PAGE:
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A Child Called It

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"A Child Called It."

Dave Pelzer is the survivor of the third worst case of child abuse in California's history. Dave grew up with his two brothers and two parents. Catherine, Dave's mother, loved to cook exotic meals for her family and decorate their home in creative and imaginative ways each holiday season. She was full of energy, often taking her kids on tours of downtown San Francisco while her husband was at work as a fire fighter, exposing them to Golden Gate Park and Chinatown. Once, while on a family camping trip, young Dave was watching the sunset when he felt his mother embrace him from behind and watch the sunset with him over his shoulder. "I never felt as safe and warm as at that moment in time," he recalls.

But then, his mother changed. Slowly at first, but drastically. Her behavior became unusual and her drinking increased heavily. She became easily frustrated, and it seems that her biggest source of frustration was Dave, the loudest and wildest of her children. And thus, Dave's nightmare began. Pelzer is never clear on what caused this harsh change in behavior; most likely, he doesn't know and never will. Dave struggles to stay alive in a home where he treated basically like an animal and a slave. Catherine

found any excuse to punish Dave, while favoring her other children and her punishments grew more dangerously the older he got. Besides being horribly beaten, Dave was forced to eat his own vomit, swallow soap, ammonia, and Clorox. This was just the beginning of his mother's "games". Initially, she would slap him, smash his face into the mirror and make him repeat "I'm a bad boy!" or make him to search for hours for something she had "lost." But with time, her cruelty grew to include not giving him food for days on end, making him sleep on a cot or even the floor in the basement, forcing him to wear the same dirty shirt and pants to school every day for three years, making him eat his little brothers dirty diaper and referring to him only as 'the boy' or 'it.' She also had special punishments for him, such as turning on the stove's burner and laying him across the stovetop. One incident Pelzer describes gives a good example of his daily life. After being without food for three days, his mother had given him 20 minutes to clean the kitchen and do the dishes. Staggering drunk, she grabbed a kitchen knife and began waving it in his face, shouting, "If you don't finish on time, I'm going to kill you." Pelzer's mother lost her balance and stabbed Dave in the chest. Initially, the mother took care of her son herself, denying him medical care despite his blood loss and the severity of the stab wound, but after a few days Dave was left to take care of himself again, even when his wound became infected three days later. Dave's hopes for rescue initially lay with his father. Once a supporter on behalf of his son, Stephan Pelzer, is also an alcoholic, he eventually grew tired of battling his wife and allowed her to do what she would to Dave. When Dave told his father that he had been stabbed, Stephan responded by asking why. After hearing that he had been stabbed while doing the dishes, the

intoxicated father told his son, "Well, you ah, you better go back in there and do the dishes." He did, however, promise not to tell his wife about their conversation so that the boy wouldn't get into further trouble. It was at this moment that Dave realized that no one in his household would or could help him. Dave had to grow up being beaten, tortured and neglected by his parents from the age four to twelve. He later was place in foster homes until he turned eighteen and then he joined the U.S. Air Force.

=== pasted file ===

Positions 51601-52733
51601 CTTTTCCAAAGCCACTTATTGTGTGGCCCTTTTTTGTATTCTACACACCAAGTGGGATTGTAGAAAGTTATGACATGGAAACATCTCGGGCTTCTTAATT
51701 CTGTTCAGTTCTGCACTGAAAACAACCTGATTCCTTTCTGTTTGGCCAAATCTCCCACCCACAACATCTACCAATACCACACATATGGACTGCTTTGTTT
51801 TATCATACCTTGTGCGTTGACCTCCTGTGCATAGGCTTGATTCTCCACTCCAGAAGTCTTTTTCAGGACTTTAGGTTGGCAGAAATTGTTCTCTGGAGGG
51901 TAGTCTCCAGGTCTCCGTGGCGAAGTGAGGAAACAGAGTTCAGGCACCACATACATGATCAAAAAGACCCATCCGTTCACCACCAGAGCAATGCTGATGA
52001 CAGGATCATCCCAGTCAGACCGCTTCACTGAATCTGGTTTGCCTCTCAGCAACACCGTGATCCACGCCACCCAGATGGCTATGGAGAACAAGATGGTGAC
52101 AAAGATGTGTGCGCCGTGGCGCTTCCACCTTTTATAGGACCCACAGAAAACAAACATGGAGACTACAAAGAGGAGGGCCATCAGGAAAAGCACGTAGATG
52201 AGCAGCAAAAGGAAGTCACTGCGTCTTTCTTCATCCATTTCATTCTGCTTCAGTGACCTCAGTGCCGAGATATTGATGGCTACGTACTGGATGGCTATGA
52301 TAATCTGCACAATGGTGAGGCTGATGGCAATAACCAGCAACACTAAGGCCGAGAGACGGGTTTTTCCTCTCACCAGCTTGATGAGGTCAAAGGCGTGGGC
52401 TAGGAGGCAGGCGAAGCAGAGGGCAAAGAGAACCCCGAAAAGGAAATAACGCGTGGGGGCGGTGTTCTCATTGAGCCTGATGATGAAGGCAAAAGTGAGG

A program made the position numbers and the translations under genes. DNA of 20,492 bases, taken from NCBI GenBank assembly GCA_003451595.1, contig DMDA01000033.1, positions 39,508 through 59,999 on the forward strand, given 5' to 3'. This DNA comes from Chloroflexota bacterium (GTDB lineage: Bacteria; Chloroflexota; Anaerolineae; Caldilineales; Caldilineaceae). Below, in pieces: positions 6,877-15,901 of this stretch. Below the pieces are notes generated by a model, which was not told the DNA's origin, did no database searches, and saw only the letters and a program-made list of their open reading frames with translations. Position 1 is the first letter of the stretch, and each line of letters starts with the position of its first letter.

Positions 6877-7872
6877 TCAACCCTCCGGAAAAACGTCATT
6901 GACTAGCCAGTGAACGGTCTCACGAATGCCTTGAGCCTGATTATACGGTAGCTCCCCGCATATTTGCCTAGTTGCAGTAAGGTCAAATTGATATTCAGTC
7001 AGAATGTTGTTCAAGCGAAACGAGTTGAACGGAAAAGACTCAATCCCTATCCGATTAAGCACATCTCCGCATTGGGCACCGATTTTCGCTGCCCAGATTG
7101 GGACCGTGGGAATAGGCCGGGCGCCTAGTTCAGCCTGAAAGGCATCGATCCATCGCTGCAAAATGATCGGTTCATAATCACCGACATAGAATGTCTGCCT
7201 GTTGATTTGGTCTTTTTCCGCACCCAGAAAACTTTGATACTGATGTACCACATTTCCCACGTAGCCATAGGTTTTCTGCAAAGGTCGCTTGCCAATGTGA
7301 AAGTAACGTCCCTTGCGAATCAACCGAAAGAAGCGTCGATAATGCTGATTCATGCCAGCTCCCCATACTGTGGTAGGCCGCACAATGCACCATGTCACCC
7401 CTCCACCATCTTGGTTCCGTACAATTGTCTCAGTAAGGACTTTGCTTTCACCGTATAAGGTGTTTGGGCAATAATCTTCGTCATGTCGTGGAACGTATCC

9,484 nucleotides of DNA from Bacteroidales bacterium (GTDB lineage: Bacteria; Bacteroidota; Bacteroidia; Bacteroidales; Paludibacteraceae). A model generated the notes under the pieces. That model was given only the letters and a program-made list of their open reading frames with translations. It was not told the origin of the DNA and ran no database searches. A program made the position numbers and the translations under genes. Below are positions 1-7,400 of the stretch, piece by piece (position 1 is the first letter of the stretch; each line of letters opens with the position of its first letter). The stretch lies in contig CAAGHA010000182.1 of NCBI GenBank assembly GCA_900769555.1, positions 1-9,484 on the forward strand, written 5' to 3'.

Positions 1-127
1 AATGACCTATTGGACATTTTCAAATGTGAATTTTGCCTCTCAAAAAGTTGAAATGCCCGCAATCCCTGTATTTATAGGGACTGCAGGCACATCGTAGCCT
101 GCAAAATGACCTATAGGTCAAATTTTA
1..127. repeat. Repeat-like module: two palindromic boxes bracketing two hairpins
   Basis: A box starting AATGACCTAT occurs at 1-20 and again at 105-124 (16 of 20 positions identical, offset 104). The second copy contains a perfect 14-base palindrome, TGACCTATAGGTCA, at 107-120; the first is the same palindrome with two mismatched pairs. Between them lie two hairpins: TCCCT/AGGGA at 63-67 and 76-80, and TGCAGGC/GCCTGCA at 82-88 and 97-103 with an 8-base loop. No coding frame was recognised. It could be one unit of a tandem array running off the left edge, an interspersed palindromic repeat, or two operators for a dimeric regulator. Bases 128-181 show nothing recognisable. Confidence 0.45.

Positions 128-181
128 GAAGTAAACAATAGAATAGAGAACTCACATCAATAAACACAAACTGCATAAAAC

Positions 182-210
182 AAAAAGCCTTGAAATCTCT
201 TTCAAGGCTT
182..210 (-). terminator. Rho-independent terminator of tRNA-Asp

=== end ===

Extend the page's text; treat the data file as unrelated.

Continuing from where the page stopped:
What is an Alcoholic parent? Is a parent whose excessive drinking interferes with his/her health, social, relational, family, or economic functioning. Growing up in an alcoholic family is certainly traumatic. In these homes, children experience a daily environment of inconsistency, chaos, fear, abandonment, denial, and real or potential violence. Survival becomes a full-time job for children staying with a alcoholic parent. Sadly, there are millions or children from around the world who encounter some form abuse. The abuse Dave encounter was physical, emotional abuse, and neglect from his mother. It is currently believed that factors that may increase the likelihood of developing antisocial behavior are child abuse and having an alcoholic parent. These factors are considered to be independent of each other, but may also be interactive in their effect on behavioral development (Pollock).

Child abuse consists of acts that endanger a child's physical and emotional development. Physical abuse is defined as non accidental injury to a child, includes burns, cuts, bruises, hitting, whipping, throwing, having anti-social behavior, or having fear of adults. Emotional abuse is attitude or behavior that interacts with a child's mental

health. This includes yelling, depression, name-calling, and lack of affection. Neglect is failure to provide for a child's physical needs, which includes extreme hunger, lack of supervision, abandonment, and denial of medical attention.

Children of Alcoholics (COAs) refer to children living in families where a parent abuse alcohol, dependence, and addiction is present. COAs have different life experience than children in non alcoholic families. Which contribute to the fact that living with an alcoholic can cause stress for members in the family Statistics show that eighteen percent

of children live with an alcoholic while growing up and about forty-three percent



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